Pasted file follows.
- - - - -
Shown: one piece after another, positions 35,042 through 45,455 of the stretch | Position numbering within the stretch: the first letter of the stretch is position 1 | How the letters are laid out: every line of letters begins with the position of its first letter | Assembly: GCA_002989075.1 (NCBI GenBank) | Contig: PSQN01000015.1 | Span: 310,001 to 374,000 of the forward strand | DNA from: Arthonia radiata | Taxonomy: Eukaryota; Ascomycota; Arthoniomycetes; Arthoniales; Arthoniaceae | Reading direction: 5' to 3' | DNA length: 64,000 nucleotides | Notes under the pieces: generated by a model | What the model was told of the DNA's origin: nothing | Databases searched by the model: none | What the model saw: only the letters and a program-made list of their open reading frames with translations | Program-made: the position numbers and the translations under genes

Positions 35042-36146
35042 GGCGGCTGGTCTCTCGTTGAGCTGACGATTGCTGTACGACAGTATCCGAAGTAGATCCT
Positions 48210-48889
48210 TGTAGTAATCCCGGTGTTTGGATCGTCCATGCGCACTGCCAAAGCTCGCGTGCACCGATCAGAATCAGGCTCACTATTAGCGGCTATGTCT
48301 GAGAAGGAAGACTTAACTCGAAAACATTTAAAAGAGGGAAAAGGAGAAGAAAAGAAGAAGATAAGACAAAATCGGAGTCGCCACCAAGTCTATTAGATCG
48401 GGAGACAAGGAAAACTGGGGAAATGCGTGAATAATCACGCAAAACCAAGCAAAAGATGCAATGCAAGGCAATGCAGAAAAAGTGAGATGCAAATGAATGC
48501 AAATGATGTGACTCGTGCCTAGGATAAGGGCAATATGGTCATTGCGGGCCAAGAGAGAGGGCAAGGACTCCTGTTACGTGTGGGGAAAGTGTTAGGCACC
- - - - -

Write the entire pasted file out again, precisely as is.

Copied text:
Shown: one piece after another, positions 35,042 through 45,455 of the stretch | Position numbering within the stretch: the first letter of the stretch is position 1 | How the letters are laid out: every line of letters begins with the position of its first letter | Assembly: GCA_002989075.1 (NCBI GenBank) | Contig: PSQN01000015.1 | Span: 310,001 to 374,000 of the forward strand | DNA from: Arthonia radiata | Taxonomy: Eukaryota; Ascomycota; Arthoniomycetes; Arthoniales; Arthoniaceae | Reading direction: 5' to 3' | DNA length: 64,000 nucleotides | Notes under the pieces: generated by a model | What the model was told of the DNA's origin: nothing | Databases searched by the model: none | What the model saw: only the letters and a program-made list of their open reading frames with translations | Program-made: the position numbers and the translations under genes

Positions 35042-36146
35042 GGCGGCTGGTCTCTCGTTGAGCTGACGATTGCTGTACGACAGTATCCGAAGTAGATCCT
Positions 48210-48889
48210 TGTAGTAATCCCGGTGTTTGGATCGTCCATGCGCACTGCCAAAGCTCGCGTGCACCGATCAGAATCAGGCTCACTATTAGCGGCTATGTCT
48301 GAGAAGGAAGACTTAACTCGAAAACATTTAAAAGAGGGAAAAGGAGAAGAAAAGAAGAAGATAAGACAAAATCGGAGTCGCCACCAAGTCTATTAGATCG
48401 GGAGACAAGGAAAACTGGGGAAATGCGTGAATAATCACGCAAAACCAAGCAAAAGATGCAATGCAAGGCAATGCAGAAAAAGTGAGATGCAAATGAATGC
48501 AAATGATGTGACTCGTGCCTAGGATAAGGGCAATATGGTCATTGCGGGCCAAGAGAGAGGGCAAGGACTCCTGTTACGTGTGGGGAAAGTGTTAGGCACC